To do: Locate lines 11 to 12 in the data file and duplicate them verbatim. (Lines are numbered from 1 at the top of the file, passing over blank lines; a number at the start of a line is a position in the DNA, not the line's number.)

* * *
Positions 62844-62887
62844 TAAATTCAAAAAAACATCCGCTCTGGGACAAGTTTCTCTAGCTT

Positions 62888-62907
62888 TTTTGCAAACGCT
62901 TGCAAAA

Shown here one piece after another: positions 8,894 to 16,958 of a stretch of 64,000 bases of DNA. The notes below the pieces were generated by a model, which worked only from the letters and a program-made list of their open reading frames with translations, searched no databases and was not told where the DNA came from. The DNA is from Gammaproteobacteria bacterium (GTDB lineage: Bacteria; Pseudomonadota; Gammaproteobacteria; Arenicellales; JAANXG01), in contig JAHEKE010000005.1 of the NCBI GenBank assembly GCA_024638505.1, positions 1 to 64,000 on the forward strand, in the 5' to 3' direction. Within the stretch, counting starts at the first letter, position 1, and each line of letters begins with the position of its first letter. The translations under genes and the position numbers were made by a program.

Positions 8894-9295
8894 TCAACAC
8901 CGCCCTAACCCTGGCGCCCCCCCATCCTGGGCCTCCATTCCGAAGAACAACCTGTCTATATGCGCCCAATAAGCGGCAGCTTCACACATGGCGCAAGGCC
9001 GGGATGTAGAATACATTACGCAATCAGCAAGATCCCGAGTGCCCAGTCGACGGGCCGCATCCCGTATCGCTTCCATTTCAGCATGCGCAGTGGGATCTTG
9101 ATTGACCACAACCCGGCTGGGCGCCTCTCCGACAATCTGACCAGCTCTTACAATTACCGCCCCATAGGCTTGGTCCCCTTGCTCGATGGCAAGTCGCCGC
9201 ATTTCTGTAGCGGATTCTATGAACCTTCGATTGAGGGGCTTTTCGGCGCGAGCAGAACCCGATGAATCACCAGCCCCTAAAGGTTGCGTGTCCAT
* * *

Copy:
9101 ATTGACCACAACCCGGCTGGGCGCCTCTCCGACAATCTGACCAGCTCTTACAATTACCGCCCCATAGGCTTGGTCCCCTTGCTCGATGGCAAGTCGCCGC
9201 ATTTCTGTAGCGGATTCTATGAACCTTCGATTGAGGGGCTTTTCGGCGCGAGCAGAACCCGATGAATCACCAGCCCCTAAAGGTTGCGTGTCCAT